During its regular meeting on June 18, the Eaton County Board of Commissioners voted unanimously to approve Eaton County Treasurer, Bob Robinson’s, plan for his office to foreclose tax delinquent properties in Eaton County rather giving them to the State. With consensus of the County Controller, John Fuentes, the action cooperatively reverses the county’s 1999 decision to let the Department of Treasury tax foreclose and auction Eaton County parcels. Beginning in 2016, tax forfeited properties will be foreclosed by the treasurer, and auctions on those properties will be conducted locally. With the exception of Livingston County, Eaton County remains the largest county in Michigan which gives its tax foreclosures to the State.
“We are taking control of our own land,” said Bob Robinson. “We know our properties and land values better than the State of Michigan. I am confident that managing tax auctions inside the County will generate more gainful auction sales, put more properties back on active tax rolls, and help drive property values up for everyone. That’s good for our schools, businesses, and local communities.”
The ability to opt into tax foreclosure required state level legislation, and was part of a yearlong lobbying effort implemented by Treasurer Robinson. The undertaking was supported by State Senator Rick Jones who sponsored Senate Bill 574 of 2013, to let counties take over their own foreclosures. The Bill was signed into law by Governor Snyder on May 27. Public Act 132 of 2014 allows any of 12 counties which still surrender foreclosures to the State to opt into the foreclosure process. Currently Iron and Kalkaska counties are expected to opt in with Eaton.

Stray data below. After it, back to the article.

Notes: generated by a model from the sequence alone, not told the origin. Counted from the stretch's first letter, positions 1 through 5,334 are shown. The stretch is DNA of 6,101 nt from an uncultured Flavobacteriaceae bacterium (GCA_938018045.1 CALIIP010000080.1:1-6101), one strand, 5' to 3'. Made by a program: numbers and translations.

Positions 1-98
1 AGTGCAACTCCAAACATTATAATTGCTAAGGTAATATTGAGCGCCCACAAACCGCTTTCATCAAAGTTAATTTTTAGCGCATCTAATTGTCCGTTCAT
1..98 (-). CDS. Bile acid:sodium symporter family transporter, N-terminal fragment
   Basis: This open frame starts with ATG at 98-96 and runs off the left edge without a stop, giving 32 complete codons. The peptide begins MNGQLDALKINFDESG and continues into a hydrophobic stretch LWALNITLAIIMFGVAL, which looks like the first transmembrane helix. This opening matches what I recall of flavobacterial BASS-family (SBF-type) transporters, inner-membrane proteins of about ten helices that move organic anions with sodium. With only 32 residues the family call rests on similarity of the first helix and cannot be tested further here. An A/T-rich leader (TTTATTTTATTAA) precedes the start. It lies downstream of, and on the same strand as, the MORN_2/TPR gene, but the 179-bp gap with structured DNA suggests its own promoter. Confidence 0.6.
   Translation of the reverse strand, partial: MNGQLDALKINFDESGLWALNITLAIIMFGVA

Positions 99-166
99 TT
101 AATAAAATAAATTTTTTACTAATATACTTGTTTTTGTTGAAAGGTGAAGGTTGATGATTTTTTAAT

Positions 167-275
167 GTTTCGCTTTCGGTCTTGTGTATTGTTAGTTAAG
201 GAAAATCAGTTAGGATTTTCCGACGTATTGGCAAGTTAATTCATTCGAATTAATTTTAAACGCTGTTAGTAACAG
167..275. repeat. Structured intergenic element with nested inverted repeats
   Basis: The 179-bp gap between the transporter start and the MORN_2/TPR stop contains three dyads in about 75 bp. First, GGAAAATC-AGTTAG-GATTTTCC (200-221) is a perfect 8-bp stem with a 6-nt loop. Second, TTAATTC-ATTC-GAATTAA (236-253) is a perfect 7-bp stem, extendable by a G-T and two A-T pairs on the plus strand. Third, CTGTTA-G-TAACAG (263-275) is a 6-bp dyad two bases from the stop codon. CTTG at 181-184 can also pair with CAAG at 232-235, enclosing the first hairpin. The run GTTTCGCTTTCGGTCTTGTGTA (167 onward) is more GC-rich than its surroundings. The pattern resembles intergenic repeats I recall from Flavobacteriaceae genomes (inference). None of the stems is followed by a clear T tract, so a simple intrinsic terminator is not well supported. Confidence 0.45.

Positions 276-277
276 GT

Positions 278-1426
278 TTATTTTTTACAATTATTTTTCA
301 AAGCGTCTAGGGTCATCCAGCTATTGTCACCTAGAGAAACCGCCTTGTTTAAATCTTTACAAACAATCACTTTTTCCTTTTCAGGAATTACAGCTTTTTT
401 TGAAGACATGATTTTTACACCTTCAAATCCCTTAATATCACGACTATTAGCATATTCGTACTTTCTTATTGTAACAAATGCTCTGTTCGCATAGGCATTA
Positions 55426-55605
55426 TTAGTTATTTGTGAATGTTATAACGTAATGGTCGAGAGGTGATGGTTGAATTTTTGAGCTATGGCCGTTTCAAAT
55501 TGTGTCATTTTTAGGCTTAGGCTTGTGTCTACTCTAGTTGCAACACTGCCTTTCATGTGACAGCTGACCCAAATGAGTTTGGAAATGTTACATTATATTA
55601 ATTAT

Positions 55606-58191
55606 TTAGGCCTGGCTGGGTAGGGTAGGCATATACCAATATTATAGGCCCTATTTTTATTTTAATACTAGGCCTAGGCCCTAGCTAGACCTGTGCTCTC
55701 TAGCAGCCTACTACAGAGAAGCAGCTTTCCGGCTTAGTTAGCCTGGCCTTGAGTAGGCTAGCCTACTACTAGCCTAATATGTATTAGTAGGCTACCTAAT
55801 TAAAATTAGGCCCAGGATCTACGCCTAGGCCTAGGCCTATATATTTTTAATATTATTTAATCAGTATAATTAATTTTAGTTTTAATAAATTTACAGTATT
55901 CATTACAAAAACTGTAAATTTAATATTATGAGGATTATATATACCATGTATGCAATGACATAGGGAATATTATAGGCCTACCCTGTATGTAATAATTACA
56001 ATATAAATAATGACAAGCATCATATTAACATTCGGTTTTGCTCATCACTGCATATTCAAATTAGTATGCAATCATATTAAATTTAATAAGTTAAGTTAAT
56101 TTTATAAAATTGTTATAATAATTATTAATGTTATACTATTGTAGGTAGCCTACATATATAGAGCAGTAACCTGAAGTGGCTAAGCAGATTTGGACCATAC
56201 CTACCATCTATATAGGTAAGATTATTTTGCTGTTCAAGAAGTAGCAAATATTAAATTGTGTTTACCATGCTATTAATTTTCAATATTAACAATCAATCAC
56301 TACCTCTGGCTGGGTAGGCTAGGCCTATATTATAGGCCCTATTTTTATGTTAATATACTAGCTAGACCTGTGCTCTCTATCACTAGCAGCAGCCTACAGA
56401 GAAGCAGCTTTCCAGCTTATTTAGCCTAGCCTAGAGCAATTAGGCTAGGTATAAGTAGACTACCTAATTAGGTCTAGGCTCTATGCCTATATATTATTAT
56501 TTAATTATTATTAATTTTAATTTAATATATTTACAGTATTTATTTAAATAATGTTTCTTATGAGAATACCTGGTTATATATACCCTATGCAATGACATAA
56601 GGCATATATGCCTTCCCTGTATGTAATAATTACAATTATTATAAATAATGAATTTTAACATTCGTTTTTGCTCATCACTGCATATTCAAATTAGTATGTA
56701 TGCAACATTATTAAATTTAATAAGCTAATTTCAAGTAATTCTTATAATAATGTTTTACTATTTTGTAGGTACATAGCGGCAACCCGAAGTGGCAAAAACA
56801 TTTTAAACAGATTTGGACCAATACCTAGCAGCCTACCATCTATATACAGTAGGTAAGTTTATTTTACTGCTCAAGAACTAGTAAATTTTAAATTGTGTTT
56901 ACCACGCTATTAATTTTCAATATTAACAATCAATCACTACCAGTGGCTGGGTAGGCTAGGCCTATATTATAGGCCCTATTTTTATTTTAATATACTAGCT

“Special thanks to Senator Jones for guiding us through the legislative process,” said Robinson. “And to State Representatives Mike Callton, Theresa Abed, and Mike Shirkey who also sponsored and supported legislation on behalf of Eaton County.
“I’m proud to see Eaton County lead the way in this important economic initiative,” added Robinson. “It’s certainly the biggest development for the treasurer’s office in decades.”
Tax foreclosure is a three year process that begins in March each year, when delinquent tax accounts are purchased from area townships, cities, and villages. The county treasurer is then responsible for collecting delinquent property taxes. More than $5.8 million in delinquent taxes are scheduled for collection in 2014. If those delinquent taxes remain unpaid for 12 months, the property will be forfeited to the treasurer’s office in March, 2015, and foreclosure proceedings will begin. If taxes are not paid by April 1, 2016, the property will foreclose and be sold at public auction.
“It’s a tragic process I don’t take lightly,” said Robinson. “But it’s a course of action I strongly feel needs to be handled locally, and gives us better opportunities to help folks keep their homes with our new foreclosure prevention initiatives.”
For more information on property tax foreclosure and foreclosure prevention, go to www.eatoncountytreasurer.org or call the treasurer’s office at (517) 543-4262.|
Commissioners Approve Treasurer's Plan to Take Over County Tax Foreclosures